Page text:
PromQL,
the query language for prometheus,
has a `histogram_quantile`

function to calculate φ-quantiles from a histogram.
Or in other words, estimate where a particular quantile was from your partially aggregated data.

All the examples show it used like: `histogram_quantile(0.99, rate(some_metric_query_bucket[5m]))`

,
and someone asked: is the `rate()`

necessary?

Let's start from basics

Prometheus records data in time series.
An *instant-vector* gives you a single data point per timestamp, per time series:

```
1time (min) 0 1 2 3 4 5 6 7 8 9 10 11 12 13 14 15
2metric_one 1 1 2 2 4 4 8 8 8 8 16 16 32 32 64 64
```

A *range-vector* gives you a slice of data (covering the lookback period up to now),
for each point in time. For the above with a range of 2:

```
1time (min) 0 1 2 3 4 5 6 7 8 9 10 11 12 13 14 15
2metric_one[2m] [1] [1 1] [1 1 2] [1 2 2] [2 2 4] [2 4 4] [4 4 8] [4 8 8] [8 8 8] [8 8 8] [8 8 16] [8 16 16] [16 16 32] [16 32 32] [32 32 64] [32 64 64]
```

`rate()`

takes a range vector,
and calculates a per second average increase over the time period,
eg, for a given range `[8 16 16]`

,
the increase is `8`

over `2m`

(`120s`

),
giving a rate `8 / 120`

= approx. `0.67`

.

```
1time (min) 0 1 2 3 4 5 6 7 8 9 10 11 12 13 14 15
2rate(metric_one[2m]) 0 0 0.008 0.008 0.017 0.017 0.033 0.033 0 0 0.067 0.067 0.133 0.133 0.267 0.267
```

The histograms produced by prometheus are a collection of counters,
each having a `le`

label denoting bucket boundaries,
recording the count up to now (monotonic over time)
and up to `le`

in size (monotonic over the buckets).

```
1time (min) 0 1 2 3 4 5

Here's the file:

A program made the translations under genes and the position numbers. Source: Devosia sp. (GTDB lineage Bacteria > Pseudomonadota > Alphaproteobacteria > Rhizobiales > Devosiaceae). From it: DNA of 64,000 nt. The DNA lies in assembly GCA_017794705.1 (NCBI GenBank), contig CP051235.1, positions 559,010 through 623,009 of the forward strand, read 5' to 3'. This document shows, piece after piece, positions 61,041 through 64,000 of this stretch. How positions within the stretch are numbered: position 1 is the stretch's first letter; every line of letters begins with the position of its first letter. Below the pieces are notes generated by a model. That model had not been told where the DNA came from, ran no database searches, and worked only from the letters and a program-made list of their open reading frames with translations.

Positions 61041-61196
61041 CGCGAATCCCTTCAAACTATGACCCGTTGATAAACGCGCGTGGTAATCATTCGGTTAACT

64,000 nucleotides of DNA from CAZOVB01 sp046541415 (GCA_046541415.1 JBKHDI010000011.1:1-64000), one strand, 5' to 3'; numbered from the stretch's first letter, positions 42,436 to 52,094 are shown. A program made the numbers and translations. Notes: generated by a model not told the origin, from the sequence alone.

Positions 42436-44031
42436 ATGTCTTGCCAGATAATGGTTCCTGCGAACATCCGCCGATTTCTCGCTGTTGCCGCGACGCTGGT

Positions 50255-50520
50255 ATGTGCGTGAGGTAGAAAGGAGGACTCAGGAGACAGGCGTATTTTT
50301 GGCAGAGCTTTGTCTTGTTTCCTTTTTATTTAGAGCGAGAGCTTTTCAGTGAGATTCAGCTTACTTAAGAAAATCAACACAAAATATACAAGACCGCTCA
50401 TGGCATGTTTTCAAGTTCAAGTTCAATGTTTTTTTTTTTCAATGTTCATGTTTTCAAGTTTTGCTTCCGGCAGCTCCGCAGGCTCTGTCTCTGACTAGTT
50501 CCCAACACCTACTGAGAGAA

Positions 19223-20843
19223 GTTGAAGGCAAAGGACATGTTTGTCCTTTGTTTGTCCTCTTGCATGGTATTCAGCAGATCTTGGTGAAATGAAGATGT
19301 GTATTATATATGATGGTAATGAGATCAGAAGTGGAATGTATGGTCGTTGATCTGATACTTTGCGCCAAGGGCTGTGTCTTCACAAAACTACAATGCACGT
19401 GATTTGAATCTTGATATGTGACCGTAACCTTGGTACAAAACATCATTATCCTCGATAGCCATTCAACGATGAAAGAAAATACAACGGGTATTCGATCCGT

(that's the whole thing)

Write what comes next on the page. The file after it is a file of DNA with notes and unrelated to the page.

2metric_two_bucket{le="10"} 0 1 1 4 4 4
3metric_two_bucket{le="50"} 0 1 2 6 6 8
4metric_two_bucket{le="100"} 0 2 3 7 7 9
5metric_two_bucket{le="+Inf"} 0 2 4 8 8 10
6---
7represents the following events:
8time (min) 0 1 2 3 4 5
90 - 10 0 1 0 3 0 0
1010 - 50 0 0 1 1 0 2
1150 - 100 0 1 0 0 0 0
12100 - Inf 0 0 1 0 0 0
```

For a given instant, `histogram_quantile`

looks at the increases between buckets to get a distribution of events.
It then calculates the quantile from this distribution,
interpolating if necessary.

ref: quantile.go

```
1metric_two_bucket{le="10"} 40 40
2metric_two_bucket{le="50"} 80 -> 40
3metric_two_bucket{le="100"} 90 10
4metric_two_bucket{le="+Inf"} 100 10
5---
6quantile = 0.85 sits between bucket 2 and 3,
7so: bucket_2_bound + (bucket_3_bound - bucket_2_bound) * (quantile * all_events - bucket_2_events) / events_in_bucket)
8so: 50 + ( 100 - 50 ) * ( 0.85 * 100 - 80 ) / (90-80) = 75
```

From here, we can see that the absolute value of the buckets don't matter, only their relative sizes.

`histogram_quantile`

has no intrinsic requirement that the argument passed to is has passed through `rate`

,
it will happily calculate the quantile for any set of buckets represented by instant vectors.
For most histograms, that means a quantile representing over all of the data.

However, in most cases, we'll want `rate`

or `increase`

,
bounding our quantile calculations to fresh data.
`rate(metric_three_bucket[2m])`

gives us the increase over the last 2 mins,
meaning our quantile calculations are for all the requests in the past 2 mins,
rather than for all of time.